I'm a little behind on my blogging. This article was published in the Warrick Courier on Friday, August 6, 2010.
Having completed our Saturday errands in early morning, my spouse and I are in hibernation from all this heat. We are snapping fresh green beans together in our air-conditioned kitchen, remembering snapping, shelling, and shucking of our youth.
Of all the bounty of an Indiana garden, both of us remember that green beans grew plentifully and filled unending bushel baskets. (Don’t get me started on zucchini – that’s another essay.)
My in-laws kept a huge garden at their small farm in central Indiana, where my mother-in-law reigned supreme over growth and production like the CEO of a Fortune 500 corporation.
My mother-in-law, God rests her soul, passed from this earth earlier this year. Only five feet tall, she was a little giant, tough as nails. And she loved her garden.
Family legend holds that on the morning of my husband’s birth, she picked strawberries out in the field adjacent to their house. The midwife arrived and she went inside and gave birth to nine pound, tow-headed baby boy.
For most of our married life, my husband has dissed green beans. It is not that he dislikes green beans, but he does not want them prepared with ham or bacon or the stuffing cooked out of them. He prefers his veggies more al dente, not the green mush of a bean boiled until soft. I like the taste of bacon added to the beans. We don’t use bacon for cooking much anymore.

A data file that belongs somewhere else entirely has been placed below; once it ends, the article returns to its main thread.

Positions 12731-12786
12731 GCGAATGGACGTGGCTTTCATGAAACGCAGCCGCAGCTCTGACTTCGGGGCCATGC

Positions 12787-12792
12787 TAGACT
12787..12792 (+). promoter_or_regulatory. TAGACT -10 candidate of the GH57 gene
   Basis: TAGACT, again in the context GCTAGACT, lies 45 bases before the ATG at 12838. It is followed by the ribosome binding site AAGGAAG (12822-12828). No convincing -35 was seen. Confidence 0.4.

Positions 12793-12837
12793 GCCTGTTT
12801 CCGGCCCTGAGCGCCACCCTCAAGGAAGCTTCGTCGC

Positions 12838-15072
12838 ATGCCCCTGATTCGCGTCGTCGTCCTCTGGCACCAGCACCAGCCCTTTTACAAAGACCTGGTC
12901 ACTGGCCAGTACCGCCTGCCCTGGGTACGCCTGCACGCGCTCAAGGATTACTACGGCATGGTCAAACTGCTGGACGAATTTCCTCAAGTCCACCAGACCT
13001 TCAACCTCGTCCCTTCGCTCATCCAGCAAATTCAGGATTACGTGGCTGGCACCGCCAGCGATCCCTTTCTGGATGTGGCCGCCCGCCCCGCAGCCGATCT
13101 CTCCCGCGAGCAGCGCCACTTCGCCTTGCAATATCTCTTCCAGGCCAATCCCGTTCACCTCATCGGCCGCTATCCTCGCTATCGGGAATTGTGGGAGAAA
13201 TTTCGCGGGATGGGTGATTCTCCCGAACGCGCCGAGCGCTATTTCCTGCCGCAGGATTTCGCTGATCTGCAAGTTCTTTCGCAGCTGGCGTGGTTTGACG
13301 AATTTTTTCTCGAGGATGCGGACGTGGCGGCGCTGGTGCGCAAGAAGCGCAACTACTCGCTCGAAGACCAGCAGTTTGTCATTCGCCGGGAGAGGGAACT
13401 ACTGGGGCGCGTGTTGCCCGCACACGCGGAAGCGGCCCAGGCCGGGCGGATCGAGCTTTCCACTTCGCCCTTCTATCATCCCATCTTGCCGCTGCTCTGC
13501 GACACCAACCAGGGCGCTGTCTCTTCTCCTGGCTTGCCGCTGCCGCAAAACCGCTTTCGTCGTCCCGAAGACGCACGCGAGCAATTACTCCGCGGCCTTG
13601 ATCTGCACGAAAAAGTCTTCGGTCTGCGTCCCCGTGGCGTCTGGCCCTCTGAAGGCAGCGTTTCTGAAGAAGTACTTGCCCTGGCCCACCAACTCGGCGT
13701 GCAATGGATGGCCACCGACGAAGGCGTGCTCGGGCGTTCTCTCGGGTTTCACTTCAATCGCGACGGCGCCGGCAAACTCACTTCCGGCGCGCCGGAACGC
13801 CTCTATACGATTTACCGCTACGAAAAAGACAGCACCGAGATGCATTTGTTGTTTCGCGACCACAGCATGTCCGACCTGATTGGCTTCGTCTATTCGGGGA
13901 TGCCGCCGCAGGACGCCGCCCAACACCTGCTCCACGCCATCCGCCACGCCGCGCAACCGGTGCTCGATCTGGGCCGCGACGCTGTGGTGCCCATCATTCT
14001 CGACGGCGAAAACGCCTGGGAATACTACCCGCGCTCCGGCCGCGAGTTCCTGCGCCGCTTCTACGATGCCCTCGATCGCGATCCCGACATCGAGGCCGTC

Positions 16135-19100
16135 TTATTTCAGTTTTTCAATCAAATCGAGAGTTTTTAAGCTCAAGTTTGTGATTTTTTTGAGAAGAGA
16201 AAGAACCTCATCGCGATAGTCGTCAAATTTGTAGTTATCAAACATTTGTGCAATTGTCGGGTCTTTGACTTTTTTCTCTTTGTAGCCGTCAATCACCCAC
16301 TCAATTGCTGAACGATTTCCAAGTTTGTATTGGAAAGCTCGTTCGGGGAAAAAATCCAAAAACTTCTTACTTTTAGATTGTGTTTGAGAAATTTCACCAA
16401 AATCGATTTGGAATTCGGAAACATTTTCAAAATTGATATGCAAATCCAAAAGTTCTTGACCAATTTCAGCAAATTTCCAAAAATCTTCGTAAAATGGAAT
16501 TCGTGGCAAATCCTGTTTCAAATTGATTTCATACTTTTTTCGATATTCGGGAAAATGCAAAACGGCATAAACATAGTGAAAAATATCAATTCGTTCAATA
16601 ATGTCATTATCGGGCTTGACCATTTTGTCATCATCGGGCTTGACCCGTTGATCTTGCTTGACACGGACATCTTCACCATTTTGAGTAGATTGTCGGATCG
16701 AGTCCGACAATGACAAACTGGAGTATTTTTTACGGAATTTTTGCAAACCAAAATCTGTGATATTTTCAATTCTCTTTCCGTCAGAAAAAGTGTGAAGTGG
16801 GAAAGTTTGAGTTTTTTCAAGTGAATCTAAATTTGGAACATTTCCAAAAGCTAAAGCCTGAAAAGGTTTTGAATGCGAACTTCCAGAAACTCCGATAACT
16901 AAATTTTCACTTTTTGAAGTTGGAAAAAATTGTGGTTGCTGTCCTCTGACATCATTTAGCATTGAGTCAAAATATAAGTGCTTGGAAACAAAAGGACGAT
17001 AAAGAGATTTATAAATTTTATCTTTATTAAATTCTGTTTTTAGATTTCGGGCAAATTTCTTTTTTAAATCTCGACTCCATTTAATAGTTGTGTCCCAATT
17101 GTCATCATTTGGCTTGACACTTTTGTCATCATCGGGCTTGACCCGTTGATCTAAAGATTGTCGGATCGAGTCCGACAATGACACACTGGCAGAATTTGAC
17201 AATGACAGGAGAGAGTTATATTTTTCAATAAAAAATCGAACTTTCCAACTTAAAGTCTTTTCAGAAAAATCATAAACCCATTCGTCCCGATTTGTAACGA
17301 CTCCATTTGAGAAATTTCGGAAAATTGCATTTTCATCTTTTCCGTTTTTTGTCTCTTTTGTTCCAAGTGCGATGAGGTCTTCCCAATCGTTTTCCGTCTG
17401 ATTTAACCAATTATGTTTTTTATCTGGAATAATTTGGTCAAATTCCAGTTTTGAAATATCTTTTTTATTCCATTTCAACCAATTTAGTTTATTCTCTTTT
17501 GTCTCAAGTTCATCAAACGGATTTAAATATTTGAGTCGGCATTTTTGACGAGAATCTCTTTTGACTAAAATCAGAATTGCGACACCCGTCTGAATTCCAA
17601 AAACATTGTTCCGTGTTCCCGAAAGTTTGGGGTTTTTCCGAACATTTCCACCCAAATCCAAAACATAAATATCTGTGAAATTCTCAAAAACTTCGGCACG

There is also the memory of those bushel baskets, just waiting for adolescent hands to snap them, when playing tag, or riding bicycles, or reading seemed preferable.
My grandparents had a Summer Kitchen, a relic from the days before electricity. Many seasonal, garden-related chores took place in this wooden structure, adjacent to the house. My grandmother was also an expert at killing chickens, an activity I won’t detail in this G-rated essay. The Summer Kitchen was the place to clean chickens as well.
My grandfather tore the Summer Kitchen down in the mid 1960s as by now they had an “REMC dream kitchen” with pink-tile and modern appliances. As my grandparents aged, the garden got smaller and my grandmother canned less.
Canning is an art I never learned – but I am a champion bean-snapper. Our feast this evening of red potatoes and green beans was snapped to perfection by two bean-snappin’ professionals.